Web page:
An oncoming Saturday, on 31 August, will be the annual international Overdose Awareness Day.
It’s a day often known and remarked on for its solemn but beautiful events. People talk about how we can act as communities to prevent overdoses. More tellingly, more painfully, it’s also a time when people grieve. When we as a society embrace individuals who publicly remember those who are gone because of overdoses of alcohol, illicit drugs and pharmaceuticals, and/or people who have been irrevocably damaged mentally and physically.
Alongside those brave enough to share their pain, we walk through stories. Memories. We meet loved ones who have left this life.
The international Overdose Awareness Day started in Melbourne back in 2001 when Sally Finn, then a manager of a Salvation Army needle and syringe program, was moved by the hurt all around here – the embattled survivors of overdoses, and the families of those people who didn’t.
She saw how ODs left us without a place or a time where we could grieve and mourn our loss; lost friends and relatives were seen (if they were acknowledged at all) as pariahs. In those not so long ago ‘bad old days’, those who had died from overdose were judged, stigmatised and dismissed as druggies; individuals whose demise was self-inflicted.
An initial ‘event of remembrance’ was held, to commemorate those lost or damaged daughters and sons. Brothers and sisters. Partners and spouses. Mates and rellies. Sally was surprised to realise on that first OAD that she and her colleagues had given out 6,000 ribbons. The day grew. More lives were touched. More countries joined the event. More memories were shared.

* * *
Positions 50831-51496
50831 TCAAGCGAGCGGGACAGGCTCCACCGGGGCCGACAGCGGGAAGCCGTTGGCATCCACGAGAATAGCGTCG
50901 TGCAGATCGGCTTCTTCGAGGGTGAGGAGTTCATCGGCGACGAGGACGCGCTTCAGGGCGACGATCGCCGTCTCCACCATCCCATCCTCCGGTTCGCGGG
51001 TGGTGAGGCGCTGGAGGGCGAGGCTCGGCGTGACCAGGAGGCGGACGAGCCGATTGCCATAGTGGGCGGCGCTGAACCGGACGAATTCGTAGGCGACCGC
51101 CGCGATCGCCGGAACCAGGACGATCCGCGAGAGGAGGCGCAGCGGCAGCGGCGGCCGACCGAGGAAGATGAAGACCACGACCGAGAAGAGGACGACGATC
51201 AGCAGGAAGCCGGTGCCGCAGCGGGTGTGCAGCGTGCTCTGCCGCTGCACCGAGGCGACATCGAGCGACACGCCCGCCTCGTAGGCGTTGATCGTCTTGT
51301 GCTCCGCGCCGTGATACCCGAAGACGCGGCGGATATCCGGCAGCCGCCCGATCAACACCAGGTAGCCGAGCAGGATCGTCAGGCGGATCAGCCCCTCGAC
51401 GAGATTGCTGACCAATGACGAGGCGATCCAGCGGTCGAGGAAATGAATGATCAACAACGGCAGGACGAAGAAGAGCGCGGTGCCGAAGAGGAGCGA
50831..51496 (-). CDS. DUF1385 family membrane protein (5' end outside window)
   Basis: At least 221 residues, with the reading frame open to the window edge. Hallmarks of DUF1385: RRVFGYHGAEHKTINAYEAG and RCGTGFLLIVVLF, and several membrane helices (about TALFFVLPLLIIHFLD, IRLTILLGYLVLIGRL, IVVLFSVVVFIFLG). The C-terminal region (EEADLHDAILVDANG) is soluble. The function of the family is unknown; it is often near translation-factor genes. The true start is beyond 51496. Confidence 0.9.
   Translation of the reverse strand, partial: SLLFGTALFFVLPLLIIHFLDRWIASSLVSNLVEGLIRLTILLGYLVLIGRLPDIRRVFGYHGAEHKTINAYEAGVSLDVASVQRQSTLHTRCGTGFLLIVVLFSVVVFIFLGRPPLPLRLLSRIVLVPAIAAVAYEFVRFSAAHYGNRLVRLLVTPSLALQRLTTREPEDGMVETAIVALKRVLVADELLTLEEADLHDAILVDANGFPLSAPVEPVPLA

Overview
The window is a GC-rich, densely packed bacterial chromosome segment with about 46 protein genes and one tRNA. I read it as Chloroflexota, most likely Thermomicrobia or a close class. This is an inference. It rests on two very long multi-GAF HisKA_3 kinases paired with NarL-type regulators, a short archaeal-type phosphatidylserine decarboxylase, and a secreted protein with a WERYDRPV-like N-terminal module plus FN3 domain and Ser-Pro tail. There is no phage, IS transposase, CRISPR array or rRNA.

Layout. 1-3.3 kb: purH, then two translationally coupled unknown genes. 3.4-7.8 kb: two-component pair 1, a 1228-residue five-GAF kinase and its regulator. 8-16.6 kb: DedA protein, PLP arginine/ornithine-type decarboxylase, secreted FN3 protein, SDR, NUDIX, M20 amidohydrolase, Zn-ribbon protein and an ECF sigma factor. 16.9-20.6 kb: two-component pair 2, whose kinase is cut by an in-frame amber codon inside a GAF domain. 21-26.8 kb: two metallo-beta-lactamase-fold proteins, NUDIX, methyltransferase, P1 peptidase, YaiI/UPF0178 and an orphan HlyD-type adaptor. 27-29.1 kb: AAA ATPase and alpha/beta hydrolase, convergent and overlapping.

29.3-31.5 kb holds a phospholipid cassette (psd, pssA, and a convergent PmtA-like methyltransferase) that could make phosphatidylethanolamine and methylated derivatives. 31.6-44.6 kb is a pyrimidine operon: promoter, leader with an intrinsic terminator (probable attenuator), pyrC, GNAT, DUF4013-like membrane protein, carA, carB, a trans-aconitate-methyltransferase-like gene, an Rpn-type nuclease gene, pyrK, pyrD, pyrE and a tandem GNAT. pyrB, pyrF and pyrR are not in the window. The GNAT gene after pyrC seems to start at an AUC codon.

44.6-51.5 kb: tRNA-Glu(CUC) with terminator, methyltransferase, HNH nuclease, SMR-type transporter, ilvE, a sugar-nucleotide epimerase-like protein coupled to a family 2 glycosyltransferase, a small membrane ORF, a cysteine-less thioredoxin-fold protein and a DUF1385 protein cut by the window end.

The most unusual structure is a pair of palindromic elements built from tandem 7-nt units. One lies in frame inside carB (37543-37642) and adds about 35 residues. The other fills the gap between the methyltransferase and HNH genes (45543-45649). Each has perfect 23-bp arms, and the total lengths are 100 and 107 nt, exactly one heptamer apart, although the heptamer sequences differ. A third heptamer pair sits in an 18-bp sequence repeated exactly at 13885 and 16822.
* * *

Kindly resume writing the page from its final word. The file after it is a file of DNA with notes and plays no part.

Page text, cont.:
In 2012 the organising of international Overdose Awareness Day was passed from Salvation Army Crisis Services to the non-profit Australian public health body Anex, which works to ‘increase understanding of – and improve responses to – the problems arising from the use of and alcohol and other drugs’.
As always OAD is a chance for families, friends, NGOS and churches, governments and health services, police and ambulance officers etc. to educate the general public about the nature and responses to overdoses. More deeply, more confrontingly, it is a time to ‘be there’ for people who weep at death and the price of overdoses.
You can help. You can hold an event, you can talk about drugs and overdoses to friends, children, colleagues. You can use Twitter and facebook, etc. to promote the day.
With this year’s OAD theme, ‘Right dose, wrong dose, overdose’, you can learn about ‘escalating dose rates and the possible consequences’, which applies ‘equally to people taking prescription medications or anyone using illicit drugs’.
It’s a lonely life if nobody’s in your corner. If you care about the world you are living in, it’s a logical and helpful next step to care about your fellow human beings – more Australians now are dying of overdoses than are dying on our roads. Let's raise people's awareness of the dangers of overdoses, and let's note the passing of people who fought and fell against addictions, and those who accidentally left this life in an attempt to make the pain go away.